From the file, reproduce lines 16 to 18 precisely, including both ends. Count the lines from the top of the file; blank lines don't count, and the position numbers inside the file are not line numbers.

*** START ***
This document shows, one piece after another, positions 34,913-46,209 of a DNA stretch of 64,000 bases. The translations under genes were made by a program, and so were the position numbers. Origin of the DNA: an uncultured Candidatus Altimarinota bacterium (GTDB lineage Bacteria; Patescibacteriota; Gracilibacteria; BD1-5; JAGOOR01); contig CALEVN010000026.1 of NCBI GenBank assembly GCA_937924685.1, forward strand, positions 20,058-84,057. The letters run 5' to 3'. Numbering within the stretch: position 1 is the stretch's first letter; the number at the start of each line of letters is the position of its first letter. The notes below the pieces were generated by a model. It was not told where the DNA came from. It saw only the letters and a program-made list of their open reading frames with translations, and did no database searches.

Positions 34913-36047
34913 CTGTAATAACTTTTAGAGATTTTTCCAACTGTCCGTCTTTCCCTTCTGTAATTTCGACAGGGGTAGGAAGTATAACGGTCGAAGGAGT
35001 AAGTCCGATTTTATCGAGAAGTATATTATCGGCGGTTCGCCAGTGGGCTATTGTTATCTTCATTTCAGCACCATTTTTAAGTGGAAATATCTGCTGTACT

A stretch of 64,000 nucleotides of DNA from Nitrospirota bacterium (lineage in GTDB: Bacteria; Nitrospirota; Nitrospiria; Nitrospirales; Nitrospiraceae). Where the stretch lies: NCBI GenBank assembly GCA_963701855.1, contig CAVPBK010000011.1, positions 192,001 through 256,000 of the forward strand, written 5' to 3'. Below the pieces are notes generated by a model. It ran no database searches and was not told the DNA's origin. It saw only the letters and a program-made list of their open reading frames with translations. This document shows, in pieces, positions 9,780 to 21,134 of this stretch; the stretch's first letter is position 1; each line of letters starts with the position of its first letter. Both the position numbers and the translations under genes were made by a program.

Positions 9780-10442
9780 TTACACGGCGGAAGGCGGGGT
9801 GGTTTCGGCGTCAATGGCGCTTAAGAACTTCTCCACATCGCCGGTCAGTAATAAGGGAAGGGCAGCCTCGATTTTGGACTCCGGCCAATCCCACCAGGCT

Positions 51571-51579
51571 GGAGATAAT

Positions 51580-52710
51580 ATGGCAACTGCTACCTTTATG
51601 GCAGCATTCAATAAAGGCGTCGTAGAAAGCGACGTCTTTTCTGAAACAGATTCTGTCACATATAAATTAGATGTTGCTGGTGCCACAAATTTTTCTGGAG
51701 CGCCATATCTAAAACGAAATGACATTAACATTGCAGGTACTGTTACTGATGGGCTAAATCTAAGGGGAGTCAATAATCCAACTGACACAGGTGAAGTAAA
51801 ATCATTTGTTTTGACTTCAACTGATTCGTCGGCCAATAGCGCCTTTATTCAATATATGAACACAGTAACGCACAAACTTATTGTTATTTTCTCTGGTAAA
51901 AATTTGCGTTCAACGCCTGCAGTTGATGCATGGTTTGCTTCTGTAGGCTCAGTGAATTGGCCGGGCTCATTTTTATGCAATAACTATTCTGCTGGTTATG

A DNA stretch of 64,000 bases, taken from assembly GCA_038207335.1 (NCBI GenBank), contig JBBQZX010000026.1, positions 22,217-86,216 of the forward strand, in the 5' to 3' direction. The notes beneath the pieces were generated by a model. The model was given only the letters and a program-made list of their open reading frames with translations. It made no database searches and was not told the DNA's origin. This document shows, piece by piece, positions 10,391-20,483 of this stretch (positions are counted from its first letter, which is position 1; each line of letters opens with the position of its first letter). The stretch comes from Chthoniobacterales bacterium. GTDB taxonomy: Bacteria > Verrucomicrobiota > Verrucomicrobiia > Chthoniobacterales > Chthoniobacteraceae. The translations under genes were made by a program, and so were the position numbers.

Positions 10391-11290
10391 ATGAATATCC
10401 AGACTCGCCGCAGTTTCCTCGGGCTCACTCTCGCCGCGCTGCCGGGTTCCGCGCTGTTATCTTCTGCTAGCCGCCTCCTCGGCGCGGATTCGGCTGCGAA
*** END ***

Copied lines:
51901 AATTTGCGTTCAACGCCTGCAGTTGATGCATGGTTTGCTTCTGTAGGCTCAGTGAATTGGCCGGGCTCATTTTTATGCAATAACTATTCTGCTGGTTATG

A DNA stretch of 64,000 bases, taken from assembly GCA_038207335.1 (NCBI GenBank), contig JBBQZX010000026.1, positions 22,217-86,216 of the forward strand, in the 5' to 3' direction. The notes beneath the pieces were generated by a model. The model was given only the letters and a program-made list of their open reading frames with translations. It made no database searches and was not told the DNA's origin. This document shows, piece by piece, positions 10,391-20,483 of this stretch (positions are counted from its first letter, which is position 1; each line of letters opens with the position of its first letter). The stretch comes from Chthoniobacterales bacterium. GTDB taxonomy: Bacteria > Verrucomicrobiota > Verrucomicrobiia > Chthoniobacterales > Chthoniobacteraceae. The translations under genes were made by a program, and so were the position numbers.

Positions 10391-11290